That was the issue in two cases involving the University of Michigan. Gratz v. Bollinger involved the admissions standards for undergraduates and Grutter v. Bollinger involved the admission standards used by the university’s law school. Both gave preferences based on the race of the applicant (for blacks, Hispanics, and American Indians), but the undergraduate system was very mechanical, automatically assigning a certain number of points simply on the basis of ethnicity. The law school’s system, however, was designed to look more “holistic” — that is, its preferences were adroitly masked by professed interest in vague qualities such as “leadership.”

The Supreme Court ruled that the undergraduate admission policy was unconstitutional, since it focused too much on race, while the law school’s policy was permissible. The Court uncritically accepted the law school’s assertion that it needed a “diverse” student body in order to reap the alleged educational benefits of having differing views expressed in class. Whereas the Court had traditionally required “strict scrutiny” of any law that classified people by race, in Grutter it didn’t bother with any scrutiny at all, merely taking the university’s word that racial preferences to achieve “diversity” were good.

This decision has the potential for weakening constitutional rights in an array of settings. For example, freedom of speech may be undermined. What if, the authors write, “a university determines that some purported educational benefit might be derived from its suppression?” The Court has already undermined the First Amendment with the notion that the “compelling governmental interest” in “fair” elections trumps free speech and now we have the “compelling governmental interest” in diversity on the loose, threatening other rights.

There you have them — the dirty dozen: Twelve cases (now only eleven, but there are many contenders for inclusion; my own favorite is Jones & Laughlin Steel v. NLRB, the 1937 case that okayed the horribly authoritarian National Labor Relations Act) that have done tremendous damage to our freedom by expanding the power of government.

At the next confirmation hearing for a Supreme Court justice, I hope to see senators thumbing through The Dirty Dozen hunting for tough questions to ask the nominee. There is an abundance of material in it to help sort the libertarian, pro-individual-rights wheat from the statist, pro-government chaff. And if you are one who wants to understand how so much of our liberty has been whittled away, this book goes a long way toward answering that question.

01-16-2010, 7:41 AM
Dude, just read through your three posts and am now thoroughly depressed. Crossing fingers that McDonald rights some of the past's wrongs.

01-16-2010, 8:11 AM
I can't believe that they didn't include Buck v. Bell.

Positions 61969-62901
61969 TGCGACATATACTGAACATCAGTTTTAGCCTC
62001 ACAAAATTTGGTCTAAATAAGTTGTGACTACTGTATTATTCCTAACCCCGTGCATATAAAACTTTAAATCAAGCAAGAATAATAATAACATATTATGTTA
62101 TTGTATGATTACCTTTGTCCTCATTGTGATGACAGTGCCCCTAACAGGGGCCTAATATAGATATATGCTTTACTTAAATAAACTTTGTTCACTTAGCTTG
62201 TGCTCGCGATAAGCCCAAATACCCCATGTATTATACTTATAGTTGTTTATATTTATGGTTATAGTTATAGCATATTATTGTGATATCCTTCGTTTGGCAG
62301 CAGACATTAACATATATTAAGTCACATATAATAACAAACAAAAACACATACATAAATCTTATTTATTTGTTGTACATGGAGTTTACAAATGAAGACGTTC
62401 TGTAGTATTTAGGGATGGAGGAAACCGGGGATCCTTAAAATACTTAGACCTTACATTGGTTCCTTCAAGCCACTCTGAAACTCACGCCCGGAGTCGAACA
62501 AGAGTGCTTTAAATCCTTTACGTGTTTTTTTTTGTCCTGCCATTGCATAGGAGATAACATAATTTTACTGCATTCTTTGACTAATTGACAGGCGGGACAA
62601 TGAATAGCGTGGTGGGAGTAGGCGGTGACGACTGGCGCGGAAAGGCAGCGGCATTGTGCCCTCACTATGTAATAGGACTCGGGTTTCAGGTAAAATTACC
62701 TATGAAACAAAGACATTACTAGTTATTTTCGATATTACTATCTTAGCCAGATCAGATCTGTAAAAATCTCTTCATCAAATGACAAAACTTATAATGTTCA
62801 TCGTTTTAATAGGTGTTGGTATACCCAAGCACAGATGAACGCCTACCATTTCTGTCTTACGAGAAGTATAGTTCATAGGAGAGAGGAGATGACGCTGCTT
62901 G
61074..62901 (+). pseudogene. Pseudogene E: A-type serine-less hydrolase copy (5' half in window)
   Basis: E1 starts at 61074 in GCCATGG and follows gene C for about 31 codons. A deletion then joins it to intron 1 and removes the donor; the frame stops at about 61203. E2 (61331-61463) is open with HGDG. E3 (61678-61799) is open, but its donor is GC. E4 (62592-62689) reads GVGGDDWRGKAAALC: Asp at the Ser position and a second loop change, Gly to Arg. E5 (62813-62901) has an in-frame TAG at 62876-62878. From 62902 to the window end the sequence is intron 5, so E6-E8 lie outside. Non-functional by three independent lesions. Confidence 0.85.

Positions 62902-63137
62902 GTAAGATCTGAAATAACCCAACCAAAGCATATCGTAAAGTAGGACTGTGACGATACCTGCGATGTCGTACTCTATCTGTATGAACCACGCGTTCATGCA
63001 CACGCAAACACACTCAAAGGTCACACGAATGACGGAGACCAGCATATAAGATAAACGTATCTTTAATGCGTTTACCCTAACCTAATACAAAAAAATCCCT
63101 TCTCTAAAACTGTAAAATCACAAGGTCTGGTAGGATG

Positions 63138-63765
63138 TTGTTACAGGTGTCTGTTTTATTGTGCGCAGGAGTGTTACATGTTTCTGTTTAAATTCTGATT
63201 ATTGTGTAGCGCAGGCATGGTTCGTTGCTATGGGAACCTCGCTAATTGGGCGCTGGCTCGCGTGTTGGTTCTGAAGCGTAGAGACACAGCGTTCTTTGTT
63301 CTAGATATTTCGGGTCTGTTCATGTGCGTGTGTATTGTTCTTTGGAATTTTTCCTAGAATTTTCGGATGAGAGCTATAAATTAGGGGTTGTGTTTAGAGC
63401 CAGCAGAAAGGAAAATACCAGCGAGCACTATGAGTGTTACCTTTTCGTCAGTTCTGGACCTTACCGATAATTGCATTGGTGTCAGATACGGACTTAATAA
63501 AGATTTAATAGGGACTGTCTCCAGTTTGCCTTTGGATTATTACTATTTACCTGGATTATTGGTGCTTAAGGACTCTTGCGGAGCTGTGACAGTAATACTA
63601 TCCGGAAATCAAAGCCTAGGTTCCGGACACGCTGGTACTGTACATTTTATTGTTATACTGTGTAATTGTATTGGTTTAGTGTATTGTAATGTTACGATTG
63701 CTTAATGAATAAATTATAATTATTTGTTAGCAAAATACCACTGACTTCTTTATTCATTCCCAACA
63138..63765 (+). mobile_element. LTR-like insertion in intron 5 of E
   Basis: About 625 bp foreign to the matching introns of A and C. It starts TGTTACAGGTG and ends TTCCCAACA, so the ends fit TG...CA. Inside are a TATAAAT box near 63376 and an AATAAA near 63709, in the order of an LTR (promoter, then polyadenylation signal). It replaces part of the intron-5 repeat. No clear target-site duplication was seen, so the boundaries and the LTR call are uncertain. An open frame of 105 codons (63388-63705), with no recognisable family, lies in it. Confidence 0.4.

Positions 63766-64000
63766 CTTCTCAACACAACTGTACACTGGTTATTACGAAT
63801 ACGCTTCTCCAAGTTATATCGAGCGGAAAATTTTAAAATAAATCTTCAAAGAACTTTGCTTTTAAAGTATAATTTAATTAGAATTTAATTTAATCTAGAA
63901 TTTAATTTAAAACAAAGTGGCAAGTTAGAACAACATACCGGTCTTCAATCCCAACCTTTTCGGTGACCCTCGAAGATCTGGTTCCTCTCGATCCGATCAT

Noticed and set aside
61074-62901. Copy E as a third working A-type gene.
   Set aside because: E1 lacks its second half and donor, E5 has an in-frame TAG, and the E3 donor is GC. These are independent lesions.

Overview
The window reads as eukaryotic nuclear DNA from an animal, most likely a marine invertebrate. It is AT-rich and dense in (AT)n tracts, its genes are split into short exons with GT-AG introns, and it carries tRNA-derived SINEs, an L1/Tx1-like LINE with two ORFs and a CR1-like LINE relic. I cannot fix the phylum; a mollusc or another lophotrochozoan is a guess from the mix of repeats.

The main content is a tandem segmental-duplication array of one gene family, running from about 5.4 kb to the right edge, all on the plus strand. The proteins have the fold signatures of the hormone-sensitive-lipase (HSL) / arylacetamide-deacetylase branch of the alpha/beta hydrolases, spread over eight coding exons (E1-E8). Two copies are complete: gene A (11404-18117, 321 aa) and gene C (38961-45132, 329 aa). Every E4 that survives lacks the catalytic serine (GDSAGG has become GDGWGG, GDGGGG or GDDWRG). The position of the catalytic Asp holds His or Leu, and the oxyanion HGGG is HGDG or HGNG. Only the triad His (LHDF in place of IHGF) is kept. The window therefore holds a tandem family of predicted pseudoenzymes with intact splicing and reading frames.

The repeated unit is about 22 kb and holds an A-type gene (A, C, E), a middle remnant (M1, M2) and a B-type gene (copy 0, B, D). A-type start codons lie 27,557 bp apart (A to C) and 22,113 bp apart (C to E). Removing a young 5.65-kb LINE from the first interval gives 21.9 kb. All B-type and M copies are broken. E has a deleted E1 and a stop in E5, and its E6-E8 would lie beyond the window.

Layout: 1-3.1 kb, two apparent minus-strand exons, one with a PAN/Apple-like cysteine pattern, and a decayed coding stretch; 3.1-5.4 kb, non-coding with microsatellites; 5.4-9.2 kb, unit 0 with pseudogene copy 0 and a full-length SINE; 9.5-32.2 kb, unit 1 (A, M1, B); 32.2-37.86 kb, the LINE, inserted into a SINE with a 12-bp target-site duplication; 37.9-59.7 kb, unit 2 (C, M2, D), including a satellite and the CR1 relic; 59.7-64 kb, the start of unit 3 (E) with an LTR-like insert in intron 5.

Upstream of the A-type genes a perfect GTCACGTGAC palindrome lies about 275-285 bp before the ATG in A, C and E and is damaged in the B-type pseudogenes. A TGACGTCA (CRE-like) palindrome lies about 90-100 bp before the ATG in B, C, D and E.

01-16-2010, 9:27 AM
I for one am thoroughly angered that the public is not aware of this and does nothing about it, or that some even like it.

01-16-2010, 10:40 PM
You should have posted three times in one thread.

But the biggest case missed BY FAR was US v. Cruikshank, the case that launched 4,000+ lynchings and a whole lot more mayhem across generations.

Dred Scott was in the running too but in my mind, Cruikshank was far worse.

Slaughter-house was right behind Cruikshank, and a direct predecessor.

01-17-2010, 1:58 PM
Patriot, excellent post. Nation States and cultures have come and gone to be replaced with something different along the way. In some cases these dominant cultures self destructed by various means. I am convinced we as a Nation are on the verge of self destruction and the Dirty Dozen are indeed part of the reason. The previously functioning systems that promoted prosperity and justice are now perverted to the path of corruption and destruction. Liberty as we Americans have previously percieved it, can not survive in this current context. I am looking to the next iteration of political and social culture. I think the only way individual Liberty will survive is to get on the Mayflower and sail to a Liberty Community and join in the political evolution occuring. I can't move to Keene NH but I am a friend of and support them. Free Keene and the Free State Project is the new Revolution, the old paradigm is dead. I think this movement while originating in the Freeist State will diffuse outward, it's just a matter of time as the corrupt paradigm fails because Liberty has a life of it's own.

01-17-2010, 2:47 PM
Kelo was deplorable. Interstate commerce is the avenue through the Fed asserts its right to control just about everything.

01-17-2010, 3:24 PM
please tell this layperson what is the basis for "compelling State interest".
How did the precedent for courts come into being to decide in favor of the State to violate the individuals enumerated rights?